Council members raise concerns over employees allegations

  • Oops!
    Something went wrong.
    Please try again later.
·2 min read
In this article:
  • Oops!
    Something went wrong.
    Please try again later.

Jul. 10—ANDERSON — After receiving complaints about the actions of newly appointed Anderson Street Superintendent Levi Cox, city council members are seeking answers.

The administration of Anderson Mayor Thomas Broderick Jr. appointed Cox to the position in June, but the official announcement was made last week.

Several posts from 2019, since deleted from Cox's Facebook page, could be construed as offensive to immigrants and Muslims.

Cox said he considered them "comical" and didn't express his feelings.

Councilwoman Rebecca Crumes said Thursday during a meeting of the Anderson City Council that there was a problem with Cox working with a diverse population.

"If we know the discrimination laws, we shouldn't be getting sued and wasting taxpayer dollars," she said.

Crumes said the Facebook posts should have been a red flag and now there are alleged complaints.

She said the street department shouldn't be run like a plantation, a reference to slavery in the U.S. prior to the Civil War.

Councilman Ollie H. Dixon said he has received several complaints about Cox.

He said complaints have been coming about alleged discrimination from the street, parks and water pollution control departments.

David Eicks, chairman of the Anderson Board of Works, asked Crumes to call him because the allegations are considered a personnel matter.

Councilman Jon Bell agreed the specific allegations are a personnel matter, but added the problem is a lack of professionalism among department supervisors.

"There are professionals willing to serve the public," he said.

Crumes said all supervisors and department heads should receive training on interacting with employees.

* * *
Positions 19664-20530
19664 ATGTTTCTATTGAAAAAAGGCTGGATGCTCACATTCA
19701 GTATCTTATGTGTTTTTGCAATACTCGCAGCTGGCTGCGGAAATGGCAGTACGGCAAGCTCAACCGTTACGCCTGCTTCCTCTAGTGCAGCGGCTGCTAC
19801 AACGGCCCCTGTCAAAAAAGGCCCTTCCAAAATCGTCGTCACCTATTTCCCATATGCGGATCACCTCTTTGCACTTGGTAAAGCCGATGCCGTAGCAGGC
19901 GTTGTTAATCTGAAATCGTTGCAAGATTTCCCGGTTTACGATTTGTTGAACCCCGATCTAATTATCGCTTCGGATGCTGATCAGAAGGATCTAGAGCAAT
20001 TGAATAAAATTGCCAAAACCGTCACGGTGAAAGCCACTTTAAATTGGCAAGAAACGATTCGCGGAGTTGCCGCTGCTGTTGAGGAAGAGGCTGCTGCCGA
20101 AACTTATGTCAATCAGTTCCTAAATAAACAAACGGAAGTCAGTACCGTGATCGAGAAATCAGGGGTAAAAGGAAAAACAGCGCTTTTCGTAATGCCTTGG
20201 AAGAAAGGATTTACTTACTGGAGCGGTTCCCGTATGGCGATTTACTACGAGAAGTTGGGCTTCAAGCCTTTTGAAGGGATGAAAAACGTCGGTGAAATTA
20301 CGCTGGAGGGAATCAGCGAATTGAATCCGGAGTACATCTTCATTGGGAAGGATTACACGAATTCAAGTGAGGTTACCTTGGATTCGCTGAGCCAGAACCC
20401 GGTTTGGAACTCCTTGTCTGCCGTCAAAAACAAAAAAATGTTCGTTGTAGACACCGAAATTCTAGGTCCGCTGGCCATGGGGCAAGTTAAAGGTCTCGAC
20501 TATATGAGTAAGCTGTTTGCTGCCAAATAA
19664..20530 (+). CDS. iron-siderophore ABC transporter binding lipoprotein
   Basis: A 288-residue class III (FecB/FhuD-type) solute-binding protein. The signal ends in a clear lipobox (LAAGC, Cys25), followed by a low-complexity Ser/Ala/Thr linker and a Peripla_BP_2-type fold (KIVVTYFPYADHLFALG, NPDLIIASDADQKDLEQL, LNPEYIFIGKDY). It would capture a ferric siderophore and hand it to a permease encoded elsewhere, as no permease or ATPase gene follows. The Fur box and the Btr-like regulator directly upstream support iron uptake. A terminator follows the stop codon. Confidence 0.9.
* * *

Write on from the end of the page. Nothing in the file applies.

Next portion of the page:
The Washington, D.C.-based Muslim Advocates, a national civil rights organization, in a press statement called on Cox to publicly renounce the posts and apologize to Muslim congresswomen Ilhan Omar and Rashida Tlaib.

"Similar offensive posts, including from (President) Donald Trump, have led to both women receiving death threats," said Madihha Ahussain, senior policy counsel for Muslim Advocates.

Ahussain further stated that if Cox fails to renounce the posts and apologize to the two congresswomen, Broderick should immediately terminate Cox's employment.

"Cox's non-apology demonstrates that he does not understand the seriousness of his actions," he said. "Someone who remorselessly shares dangerous, anti-Muslim hate like that cannot be trusted to ensure all of Anderson's residents have safe and equal access to public services, regardless of their background."

Muslim Advocates said Facebook bears some of the responsibility.

"Muslin Advocates is also suing Facebook for deceiving customers by claiming that the company prohibits hateful, anti-Muslim content on the platform," he said. "Half-measures are not enough. Facebook must not let elected officials or anyone else spread disinformation and hate without consequence."

Follow Ken de la Bastide on Twitter @KendelaBastide, or call 765-640-4863.

Our goal is to create a safe and engaging place for users to connect over interests and passions. In order to improve our community experience, we are temporarily suspending article commenting